Fortunately, one of the research projects I was supervising was Field Rickards’ PhD way back in 1971. Field and I would go and work in the lab until all hours of the morning. We were trying to see what the brains of the experimental animals would do with a modulated, varied signal. It was amplitude and frequency modulated. Then, after some while, Field felt that the best way to go was to do a Fourier analysis on it. I was for looking at the frequency variations, but I think Field was right. We used amplitude modulation to decide what the thresholds were at the low frequencies. Now, that needs a little bit of explanation.
(At the time) auditory testing was not effective in children for the low frequencies, for different reasons, and it was crucial to know those frequency losses before doing a cochlear implant. At about the time we were ready to operate on younger children, our findings were starting to be accepted. I was surprised at how reluctant our whole group was in using these ‘steady-state evoked potentials’, as they are called, for doing that analysis. So that was one problem.
The second question was to determine whether we should use tactile stimulation instead, and I really tried to have a bet both ways. While developing the research for cochlear implants for children, I also encouraged research on tactile stimulation. That had its own problems. The first problem was that vibrators for converting speech into stimulation were too heavy, too big and too power hungry. They could never really be used effectively in a child’s life. The second problem was that electrical stimulation of the skin stimulated the pain fibres, and that wasn’t very useful either.
I had a private grant from an industrialist to do this research, and on the last day of the work, when it looked as though it was going to go nowhere, I offered my arm sacrificially to doing the experiments. I noted that, when the electrical stimuli stimulated the medial cutaneous nerve of my forearm, it was pleasant enough and not painful. That meant putting two and two together and stimulating the nerves on either side of the fingers as being more acceptable. I found this true when I tested it out on our young son, who was also a sacrificial subject.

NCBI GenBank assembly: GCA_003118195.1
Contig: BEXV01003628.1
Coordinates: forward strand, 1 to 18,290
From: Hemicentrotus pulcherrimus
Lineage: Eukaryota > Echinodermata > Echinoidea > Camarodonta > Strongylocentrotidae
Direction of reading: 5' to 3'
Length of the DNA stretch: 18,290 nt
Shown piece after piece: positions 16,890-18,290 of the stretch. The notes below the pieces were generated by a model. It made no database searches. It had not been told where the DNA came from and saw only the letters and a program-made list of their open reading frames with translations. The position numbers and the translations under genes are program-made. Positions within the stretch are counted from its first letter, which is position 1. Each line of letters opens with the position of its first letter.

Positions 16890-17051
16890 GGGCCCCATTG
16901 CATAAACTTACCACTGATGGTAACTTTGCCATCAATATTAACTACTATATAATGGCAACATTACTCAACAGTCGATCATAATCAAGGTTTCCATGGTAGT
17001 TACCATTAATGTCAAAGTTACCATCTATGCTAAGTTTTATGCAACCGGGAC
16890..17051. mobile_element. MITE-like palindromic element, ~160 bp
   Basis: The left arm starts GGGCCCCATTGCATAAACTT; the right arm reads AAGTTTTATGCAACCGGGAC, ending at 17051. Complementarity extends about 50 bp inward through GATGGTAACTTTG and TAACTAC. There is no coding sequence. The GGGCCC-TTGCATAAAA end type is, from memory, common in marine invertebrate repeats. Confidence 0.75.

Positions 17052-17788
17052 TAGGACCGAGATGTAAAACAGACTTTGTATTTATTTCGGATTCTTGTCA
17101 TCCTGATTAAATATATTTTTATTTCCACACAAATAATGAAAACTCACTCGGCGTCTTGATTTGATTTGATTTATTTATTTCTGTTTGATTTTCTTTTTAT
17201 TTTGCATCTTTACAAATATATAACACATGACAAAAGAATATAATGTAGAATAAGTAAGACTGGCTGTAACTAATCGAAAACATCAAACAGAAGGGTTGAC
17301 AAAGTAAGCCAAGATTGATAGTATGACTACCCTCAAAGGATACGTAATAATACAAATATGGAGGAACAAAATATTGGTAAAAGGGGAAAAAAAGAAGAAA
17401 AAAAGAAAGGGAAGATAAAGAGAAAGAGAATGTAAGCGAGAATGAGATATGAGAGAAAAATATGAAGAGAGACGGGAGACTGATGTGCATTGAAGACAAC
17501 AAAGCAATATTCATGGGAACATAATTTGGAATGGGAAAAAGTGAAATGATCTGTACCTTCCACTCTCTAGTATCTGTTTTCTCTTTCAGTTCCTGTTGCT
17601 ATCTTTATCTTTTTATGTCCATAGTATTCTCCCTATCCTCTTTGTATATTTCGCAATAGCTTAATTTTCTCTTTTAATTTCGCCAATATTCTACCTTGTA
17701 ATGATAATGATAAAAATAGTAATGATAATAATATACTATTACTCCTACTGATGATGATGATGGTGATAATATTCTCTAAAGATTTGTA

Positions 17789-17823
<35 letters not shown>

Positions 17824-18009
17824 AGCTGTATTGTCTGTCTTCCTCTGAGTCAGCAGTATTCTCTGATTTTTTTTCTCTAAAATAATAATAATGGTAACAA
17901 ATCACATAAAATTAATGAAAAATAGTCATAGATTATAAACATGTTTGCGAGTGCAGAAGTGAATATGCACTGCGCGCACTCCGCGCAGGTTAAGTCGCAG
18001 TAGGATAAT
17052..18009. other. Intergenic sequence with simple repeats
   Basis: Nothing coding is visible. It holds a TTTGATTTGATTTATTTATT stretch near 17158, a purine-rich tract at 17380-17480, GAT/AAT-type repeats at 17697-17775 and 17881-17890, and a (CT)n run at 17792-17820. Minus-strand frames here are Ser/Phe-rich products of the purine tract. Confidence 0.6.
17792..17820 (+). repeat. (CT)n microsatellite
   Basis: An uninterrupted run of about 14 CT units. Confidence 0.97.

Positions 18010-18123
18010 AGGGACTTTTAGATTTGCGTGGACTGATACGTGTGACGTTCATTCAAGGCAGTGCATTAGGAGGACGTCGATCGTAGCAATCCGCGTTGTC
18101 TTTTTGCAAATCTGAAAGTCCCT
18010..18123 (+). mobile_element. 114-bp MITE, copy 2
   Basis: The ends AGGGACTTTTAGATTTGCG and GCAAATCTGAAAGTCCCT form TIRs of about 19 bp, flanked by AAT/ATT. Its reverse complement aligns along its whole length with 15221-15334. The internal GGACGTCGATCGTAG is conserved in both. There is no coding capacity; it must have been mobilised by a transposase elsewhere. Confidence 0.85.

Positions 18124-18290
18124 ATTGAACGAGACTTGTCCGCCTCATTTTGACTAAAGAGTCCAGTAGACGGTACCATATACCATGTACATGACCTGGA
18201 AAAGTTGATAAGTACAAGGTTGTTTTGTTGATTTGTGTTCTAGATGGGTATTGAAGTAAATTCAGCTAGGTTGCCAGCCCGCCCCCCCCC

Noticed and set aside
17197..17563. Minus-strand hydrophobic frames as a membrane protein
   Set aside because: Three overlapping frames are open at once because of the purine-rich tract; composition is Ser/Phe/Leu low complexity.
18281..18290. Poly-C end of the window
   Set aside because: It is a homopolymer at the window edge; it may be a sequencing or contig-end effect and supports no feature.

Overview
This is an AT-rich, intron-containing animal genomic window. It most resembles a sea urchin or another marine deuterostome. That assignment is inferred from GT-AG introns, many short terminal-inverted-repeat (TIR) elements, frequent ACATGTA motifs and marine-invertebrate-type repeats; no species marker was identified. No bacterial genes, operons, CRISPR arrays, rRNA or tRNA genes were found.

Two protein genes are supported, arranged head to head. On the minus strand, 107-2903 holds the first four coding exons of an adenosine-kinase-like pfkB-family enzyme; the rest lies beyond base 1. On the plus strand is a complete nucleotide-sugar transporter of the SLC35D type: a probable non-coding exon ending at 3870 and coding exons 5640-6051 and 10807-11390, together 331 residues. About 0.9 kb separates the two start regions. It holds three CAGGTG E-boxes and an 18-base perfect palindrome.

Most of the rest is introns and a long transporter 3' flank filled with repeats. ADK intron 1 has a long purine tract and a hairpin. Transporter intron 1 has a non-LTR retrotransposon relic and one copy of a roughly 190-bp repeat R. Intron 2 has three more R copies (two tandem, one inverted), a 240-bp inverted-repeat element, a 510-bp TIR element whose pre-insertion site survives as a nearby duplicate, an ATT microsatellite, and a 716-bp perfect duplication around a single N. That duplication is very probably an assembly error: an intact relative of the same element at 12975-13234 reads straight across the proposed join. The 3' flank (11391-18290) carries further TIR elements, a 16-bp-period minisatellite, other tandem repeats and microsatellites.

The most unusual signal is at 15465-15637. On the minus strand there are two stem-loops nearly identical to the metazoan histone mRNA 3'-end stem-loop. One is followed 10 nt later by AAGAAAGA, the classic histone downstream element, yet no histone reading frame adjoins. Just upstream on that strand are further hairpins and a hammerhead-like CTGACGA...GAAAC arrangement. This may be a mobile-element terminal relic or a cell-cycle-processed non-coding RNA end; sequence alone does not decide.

We achieved a commercial device through collaboration between our Cooperative Research Centre (CRC) and Cochlear Pty Ltd and named it as the “Tickle Talker”. It gave the best results of any around the world, and looked like it might be the right way to go. But at the same time, perhaps for other brain processing reasons, the cochlear implant results started to get a little better and better. It took quite a long while though before it became clear that language was being benefited by the cochlear implant in children. It’s easy to look back and say, ‘It all happened quickly’, but it didn’t.
The educators of the deaf played a key role in helping to develop the language in children and also in its assessment. It wasn’t really until these educators said that this implant was the best thing that they had ever seen in helping to get language for children that I came to realise that this was so. We had done a lot of testing with psychological and educational tests, but the tests are somewhat stereotyped and not personal. So when the educators said that this was something they hadn’t experienced before, I really thought it was time to make further announcements and to do further work.